The first weekend in May has quickly become known as Jane's Walk weekend in cities the world over -- named for Jane Jacobs, the late author, activist and urban theorist who died in Toronto in 2006.
Jane was a neighbour of mine, living a few blocks over in The Annex neighbourhood in downtown Toronto. After she passed away, seeing the spontaneous outpouring of loss and remembrance, I wondered if anyone had created a book of condolence. No one had. I quickly bought a sketchbook. Made arrangements for it to be available for public signing in one her regular Annex restaurants. There, friends and strangers shared their memories and thoughts. I later forwarded the book to her family.
Initially, there was much discussion on how best to honour her life. The suggestions of naming a library or a park after her were too obvious. Organically, and quickly, a number of different people came up with the same idea...
"No one can find what will work for our cities by looking at ... suburban garden cities, manipulating scale models, or inventing dream cities. You've got to get out and walk."
-- Jane Jacobs, Downtown is for People, 1957
A year later the first of Jane's Walks took place in Toronto. At first, only a handful were listed, lead mostly by people who knew Jane personally. It hadn't occured to organizers that others who never met Jane, but were influenced by her would also wish to lead a walk. Eventually 27 walks all over Toronto were held in May 2007.
Looking at that embryonic list of walks, it was surprising there wasn't a walk directly linked to her involvement in stopping the Spadina Expressway. "Spadina" was the proposed highway that would have cut through Toronto neighbourhoods in the 1970s. She and many local activists together fought tooth and nail to Stop Spadina. Ultimately they won.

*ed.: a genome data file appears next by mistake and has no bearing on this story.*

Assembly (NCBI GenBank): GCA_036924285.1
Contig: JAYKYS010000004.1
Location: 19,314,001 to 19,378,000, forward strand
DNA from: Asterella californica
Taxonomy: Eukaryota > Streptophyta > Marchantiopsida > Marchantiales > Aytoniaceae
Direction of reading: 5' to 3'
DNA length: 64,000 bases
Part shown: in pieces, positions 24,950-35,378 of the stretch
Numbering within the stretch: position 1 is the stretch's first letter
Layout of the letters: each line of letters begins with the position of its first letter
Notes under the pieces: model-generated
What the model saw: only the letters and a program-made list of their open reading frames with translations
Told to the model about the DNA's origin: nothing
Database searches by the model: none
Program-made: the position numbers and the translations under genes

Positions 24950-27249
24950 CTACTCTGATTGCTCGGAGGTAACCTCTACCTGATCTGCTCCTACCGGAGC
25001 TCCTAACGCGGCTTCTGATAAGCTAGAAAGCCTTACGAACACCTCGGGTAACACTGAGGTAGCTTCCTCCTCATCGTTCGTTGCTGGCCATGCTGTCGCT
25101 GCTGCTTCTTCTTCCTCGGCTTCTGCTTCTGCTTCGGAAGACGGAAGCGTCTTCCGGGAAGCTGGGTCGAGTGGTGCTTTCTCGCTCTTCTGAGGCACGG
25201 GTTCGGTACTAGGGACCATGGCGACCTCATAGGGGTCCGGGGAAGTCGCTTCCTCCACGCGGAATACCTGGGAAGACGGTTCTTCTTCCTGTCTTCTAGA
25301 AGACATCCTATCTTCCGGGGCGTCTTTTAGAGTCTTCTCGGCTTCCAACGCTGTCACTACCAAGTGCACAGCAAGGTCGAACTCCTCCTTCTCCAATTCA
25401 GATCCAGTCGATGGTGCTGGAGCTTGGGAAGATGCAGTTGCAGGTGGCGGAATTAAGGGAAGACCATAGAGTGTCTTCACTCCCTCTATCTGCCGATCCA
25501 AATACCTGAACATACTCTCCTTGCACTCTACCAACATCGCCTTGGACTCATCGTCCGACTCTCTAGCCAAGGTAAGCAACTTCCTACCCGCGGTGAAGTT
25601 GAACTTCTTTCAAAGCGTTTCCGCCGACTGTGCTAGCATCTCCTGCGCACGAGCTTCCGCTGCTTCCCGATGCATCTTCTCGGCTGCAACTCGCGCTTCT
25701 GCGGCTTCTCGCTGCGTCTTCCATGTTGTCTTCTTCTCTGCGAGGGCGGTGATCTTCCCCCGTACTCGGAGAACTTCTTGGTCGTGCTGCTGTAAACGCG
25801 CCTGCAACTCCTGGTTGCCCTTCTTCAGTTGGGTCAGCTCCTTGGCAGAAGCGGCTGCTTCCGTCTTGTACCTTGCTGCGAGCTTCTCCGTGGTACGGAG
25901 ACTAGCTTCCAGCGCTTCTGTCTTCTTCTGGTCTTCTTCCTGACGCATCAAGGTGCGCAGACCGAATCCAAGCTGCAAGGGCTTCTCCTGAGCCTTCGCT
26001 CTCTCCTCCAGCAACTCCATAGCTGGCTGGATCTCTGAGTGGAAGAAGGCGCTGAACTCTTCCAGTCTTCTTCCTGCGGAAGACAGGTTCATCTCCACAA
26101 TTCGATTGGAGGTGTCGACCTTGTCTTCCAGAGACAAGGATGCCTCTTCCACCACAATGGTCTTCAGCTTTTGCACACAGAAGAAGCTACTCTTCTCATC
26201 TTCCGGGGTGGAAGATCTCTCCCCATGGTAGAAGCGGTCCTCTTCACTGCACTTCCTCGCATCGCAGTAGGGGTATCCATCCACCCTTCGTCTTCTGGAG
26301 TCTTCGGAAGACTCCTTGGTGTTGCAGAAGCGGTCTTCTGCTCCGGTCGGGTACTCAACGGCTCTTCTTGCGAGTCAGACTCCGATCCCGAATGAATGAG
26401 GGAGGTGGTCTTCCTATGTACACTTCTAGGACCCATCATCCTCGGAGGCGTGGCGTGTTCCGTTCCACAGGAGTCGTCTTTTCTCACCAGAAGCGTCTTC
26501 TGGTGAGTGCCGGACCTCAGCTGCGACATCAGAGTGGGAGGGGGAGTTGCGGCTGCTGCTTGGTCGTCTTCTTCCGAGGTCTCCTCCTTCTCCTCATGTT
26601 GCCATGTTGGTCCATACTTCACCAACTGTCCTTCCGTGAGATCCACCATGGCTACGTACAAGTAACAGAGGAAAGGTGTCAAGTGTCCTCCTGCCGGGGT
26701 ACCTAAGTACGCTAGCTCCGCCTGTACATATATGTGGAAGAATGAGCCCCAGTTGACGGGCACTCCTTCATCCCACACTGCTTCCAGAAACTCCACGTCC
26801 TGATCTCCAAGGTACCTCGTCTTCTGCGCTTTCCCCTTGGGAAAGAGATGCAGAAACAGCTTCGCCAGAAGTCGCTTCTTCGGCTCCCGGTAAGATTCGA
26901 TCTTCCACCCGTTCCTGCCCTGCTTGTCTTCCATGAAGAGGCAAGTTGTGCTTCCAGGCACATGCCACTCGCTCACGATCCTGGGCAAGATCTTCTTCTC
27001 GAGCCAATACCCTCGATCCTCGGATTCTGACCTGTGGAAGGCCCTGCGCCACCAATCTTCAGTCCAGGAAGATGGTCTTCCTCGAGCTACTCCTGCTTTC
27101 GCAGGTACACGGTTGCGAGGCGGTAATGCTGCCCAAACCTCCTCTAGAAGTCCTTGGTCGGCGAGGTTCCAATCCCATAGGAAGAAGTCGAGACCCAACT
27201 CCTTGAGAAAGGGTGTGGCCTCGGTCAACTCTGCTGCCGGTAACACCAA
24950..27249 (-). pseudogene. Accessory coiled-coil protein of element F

I quickly drew up an outline of my proposal for a Jane's Walk, dubbed it Retracing Stop Spadina and lobbied for it to be included. The walk would be a three-hour walking tour of the path the Spadina Expressway would have taken had it been completed.
The walk began exactly on the three foot wide sidewalk where the Expressway was stopped. The walk ended in front of the house Jane Jacobs lived in on Albany Ave. in the Annex.
That first year I didn't know how many people would turn out. I was pleasantly surprised to see almost two dozen did. Almost everybody stayed right until the end of the walk.
I've continued leading the Retracing Stop Spadina Jane's Walk annually since then. And every year in-between the walks, more knowledge and history comes my way about the Stop Spadina movement and its pro-expressway nemesis, Go Spadina. This year with so much more learned, I've had to split the walk into two parts.
Now, there are already over 500 different Jane's Walks in dozens of cities around the world. I've also increased the number of walks I personally lead from one to six. Three each on Saturday and Sunday.
I've been asked, why do I lead so many walks?
Some people in Toronto wait all year for the Toronto International Film Festival. When September comes around and it's TIFF time, many people book off work, see several films per day, schmooze and star gaze as Hollywood North becomes incarnate.
For me and many people interested in neighbourhoods, ideas, and cities, the first weekend in May has quickly become our walking equivalent of a film festival. And unlike hard to get film festival tickets, all Jane's Walks are free!
Jane Jacobs the author may best be known for The Death and Life of Great American Cities, however her final book, Dark Age Ahead, is a warning of pending civilizational collapse. It's also the title of my final Jane's Walk of the weekend on Sunday Evening.
Because as Jane would say, "You've got to get out and walk."
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